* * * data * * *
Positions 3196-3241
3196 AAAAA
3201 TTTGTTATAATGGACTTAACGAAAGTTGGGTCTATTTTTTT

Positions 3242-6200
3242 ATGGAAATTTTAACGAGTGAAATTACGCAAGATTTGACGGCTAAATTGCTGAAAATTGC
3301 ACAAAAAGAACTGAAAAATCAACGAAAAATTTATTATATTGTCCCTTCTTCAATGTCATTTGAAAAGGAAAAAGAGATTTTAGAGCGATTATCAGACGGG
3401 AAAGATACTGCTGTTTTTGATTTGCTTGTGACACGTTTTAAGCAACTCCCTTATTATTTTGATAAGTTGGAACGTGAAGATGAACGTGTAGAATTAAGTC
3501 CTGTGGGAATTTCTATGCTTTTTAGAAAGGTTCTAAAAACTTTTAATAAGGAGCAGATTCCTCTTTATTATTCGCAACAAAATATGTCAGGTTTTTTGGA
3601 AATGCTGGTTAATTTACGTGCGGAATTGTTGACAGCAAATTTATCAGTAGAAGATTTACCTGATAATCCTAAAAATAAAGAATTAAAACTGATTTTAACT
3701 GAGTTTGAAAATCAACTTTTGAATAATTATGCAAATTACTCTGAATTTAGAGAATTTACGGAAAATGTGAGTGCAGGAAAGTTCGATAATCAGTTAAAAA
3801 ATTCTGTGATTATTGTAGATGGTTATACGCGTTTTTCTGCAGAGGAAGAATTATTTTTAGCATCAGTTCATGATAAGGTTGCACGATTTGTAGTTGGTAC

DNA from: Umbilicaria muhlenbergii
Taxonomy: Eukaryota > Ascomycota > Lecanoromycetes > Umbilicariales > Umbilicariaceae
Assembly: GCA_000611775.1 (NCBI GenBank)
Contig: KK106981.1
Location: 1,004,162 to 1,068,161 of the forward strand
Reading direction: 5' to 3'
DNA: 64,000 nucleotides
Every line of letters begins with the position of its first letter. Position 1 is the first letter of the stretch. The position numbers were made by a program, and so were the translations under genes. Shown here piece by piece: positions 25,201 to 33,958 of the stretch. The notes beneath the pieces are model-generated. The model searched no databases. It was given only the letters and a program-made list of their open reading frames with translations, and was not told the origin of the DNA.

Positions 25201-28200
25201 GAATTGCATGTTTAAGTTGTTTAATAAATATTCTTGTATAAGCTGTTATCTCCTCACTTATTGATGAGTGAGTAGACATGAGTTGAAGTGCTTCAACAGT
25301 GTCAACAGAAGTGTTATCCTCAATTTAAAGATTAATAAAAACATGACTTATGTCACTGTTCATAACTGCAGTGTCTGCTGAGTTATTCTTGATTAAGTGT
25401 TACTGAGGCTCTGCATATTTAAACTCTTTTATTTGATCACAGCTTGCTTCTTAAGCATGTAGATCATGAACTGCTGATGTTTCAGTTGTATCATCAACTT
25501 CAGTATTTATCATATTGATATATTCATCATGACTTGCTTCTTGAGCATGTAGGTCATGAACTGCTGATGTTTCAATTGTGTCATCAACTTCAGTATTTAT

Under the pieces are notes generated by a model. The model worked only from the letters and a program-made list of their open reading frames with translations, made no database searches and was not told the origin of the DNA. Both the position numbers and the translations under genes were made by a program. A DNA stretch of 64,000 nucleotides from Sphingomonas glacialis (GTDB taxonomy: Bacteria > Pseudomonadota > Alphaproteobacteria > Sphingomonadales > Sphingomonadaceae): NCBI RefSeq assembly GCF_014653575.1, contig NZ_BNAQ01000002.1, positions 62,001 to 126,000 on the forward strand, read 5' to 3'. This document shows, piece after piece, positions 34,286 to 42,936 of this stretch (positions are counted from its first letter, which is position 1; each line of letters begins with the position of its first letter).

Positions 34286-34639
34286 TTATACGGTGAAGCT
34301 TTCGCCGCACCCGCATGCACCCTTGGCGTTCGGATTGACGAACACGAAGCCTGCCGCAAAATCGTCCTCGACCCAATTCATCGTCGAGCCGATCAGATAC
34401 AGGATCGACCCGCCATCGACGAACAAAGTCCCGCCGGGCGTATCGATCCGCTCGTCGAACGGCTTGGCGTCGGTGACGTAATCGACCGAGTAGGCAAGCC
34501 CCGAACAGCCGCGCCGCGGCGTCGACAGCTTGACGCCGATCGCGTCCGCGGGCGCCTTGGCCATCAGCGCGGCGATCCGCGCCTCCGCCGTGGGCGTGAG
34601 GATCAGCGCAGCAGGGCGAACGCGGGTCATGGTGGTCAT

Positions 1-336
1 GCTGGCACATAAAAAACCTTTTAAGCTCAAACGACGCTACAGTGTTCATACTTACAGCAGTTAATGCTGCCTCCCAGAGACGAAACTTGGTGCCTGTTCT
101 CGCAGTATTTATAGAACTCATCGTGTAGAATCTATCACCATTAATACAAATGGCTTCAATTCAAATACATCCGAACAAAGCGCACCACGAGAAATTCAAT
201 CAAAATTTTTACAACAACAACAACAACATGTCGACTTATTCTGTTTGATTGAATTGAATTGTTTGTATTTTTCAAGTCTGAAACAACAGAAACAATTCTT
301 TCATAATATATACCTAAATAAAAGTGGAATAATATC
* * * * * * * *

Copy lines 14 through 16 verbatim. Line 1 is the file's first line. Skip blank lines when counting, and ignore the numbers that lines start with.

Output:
Assembly: GCA_000611775.1 (NCBI GenBank)
Contig: KK106981.1
Location: 1,004,162 to 1,068,161 of the forward strand